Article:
(CNN) – As political observers keep a close eye on the U.S. House special election in Florida, the Republican nominee hoping to keep the district in GOP hands said people shouldn't draw too much from Tuesday night's results.
"This is a local race. There are local issues in this race, it comes down to local representation," David Jolly told CNN Chief Congressional Correspondent Dana Bash.
Outside spending groups, including the Democratic and Republican campaign arms for the House, have spent nearly $9 million on this race, making it the most expensive contest yet of the cycle. The massive spending sum indicates huge interest in the race.
The winner will fill a vacancy left by the late Rep. Bill Young, who was in his 22nd term when he passed away in October. But this race is only to fill the remainder of Young's term. Whoever wins will be up for re-election again in November.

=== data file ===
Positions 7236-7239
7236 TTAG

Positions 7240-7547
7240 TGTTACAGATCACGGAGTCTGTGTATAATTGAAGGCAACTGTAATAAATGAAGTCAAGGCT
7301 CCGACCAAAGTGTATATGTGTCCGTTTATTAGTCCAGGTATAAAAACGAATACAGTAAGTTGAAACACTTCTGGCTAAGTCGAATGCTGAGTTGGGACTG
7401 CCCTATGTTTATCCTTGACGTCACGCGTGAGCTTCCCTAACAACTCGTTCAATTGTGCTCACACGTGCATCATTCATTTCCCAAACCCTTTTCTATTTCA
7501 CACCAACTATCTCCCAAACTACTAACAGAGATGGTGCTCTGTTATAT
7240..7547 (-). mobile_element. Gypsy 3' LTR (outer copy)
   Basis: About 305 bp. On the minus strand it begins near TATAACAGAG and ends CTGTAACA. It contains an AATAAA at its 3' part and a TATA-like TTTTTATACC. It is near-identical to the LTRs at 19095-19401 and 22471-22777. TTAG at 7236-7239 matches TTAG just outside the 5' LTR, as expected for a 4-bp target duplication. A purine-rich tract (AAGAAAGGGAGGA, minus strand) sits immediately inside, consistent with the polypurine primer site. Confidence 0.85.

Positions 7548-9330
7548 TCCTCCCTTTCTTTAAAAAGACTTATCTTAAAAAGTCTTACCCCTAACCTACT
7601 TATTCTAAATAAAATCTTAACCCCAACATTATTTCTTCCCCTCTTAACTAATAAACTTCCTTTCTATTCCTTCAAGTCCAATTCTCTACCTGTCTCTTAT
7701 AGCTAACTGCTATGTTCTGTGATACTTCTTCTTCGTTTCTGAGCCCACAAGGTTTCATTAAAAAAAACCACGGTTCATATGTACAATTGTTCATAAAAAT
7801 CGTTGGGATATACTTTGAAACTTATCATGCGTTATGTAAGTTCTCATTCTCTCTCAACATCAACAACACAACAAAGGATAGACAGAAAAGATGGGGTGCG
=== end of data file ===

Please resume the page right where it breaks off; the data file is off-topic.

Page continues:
The contest, which falls in a swing district in a swing state, marks the first big race ahead of this year's midterm elections. Both sides are watching carefully to see which messages do well among voters.
Jolly and his allies have been pushing a strong anti-Obamacare campaign, while his opponent, Democrat Alex Sink, is defending the health care law. For her part, she's trying to frame the Republican platform as threatening for Social Security-a message that resonates in a district with large swaths of seniors.
Sink called entitlement programs "an American promise" and said "those programs were put in place for a good reason, and I'm going to fight to protect the integrity of the Social Security and Medicare programs for all of us."
As for any national implications, Jolly told Bash that if anything, "the view of government is being tested, the President's view versus ours."
"But at the end of the day, we know that this is going to be a 50-50 race," he also said. "I think we should all be careful to draw too much from this race."
CNN's Deirdre Walsh and Ashley Killough contributed to this report.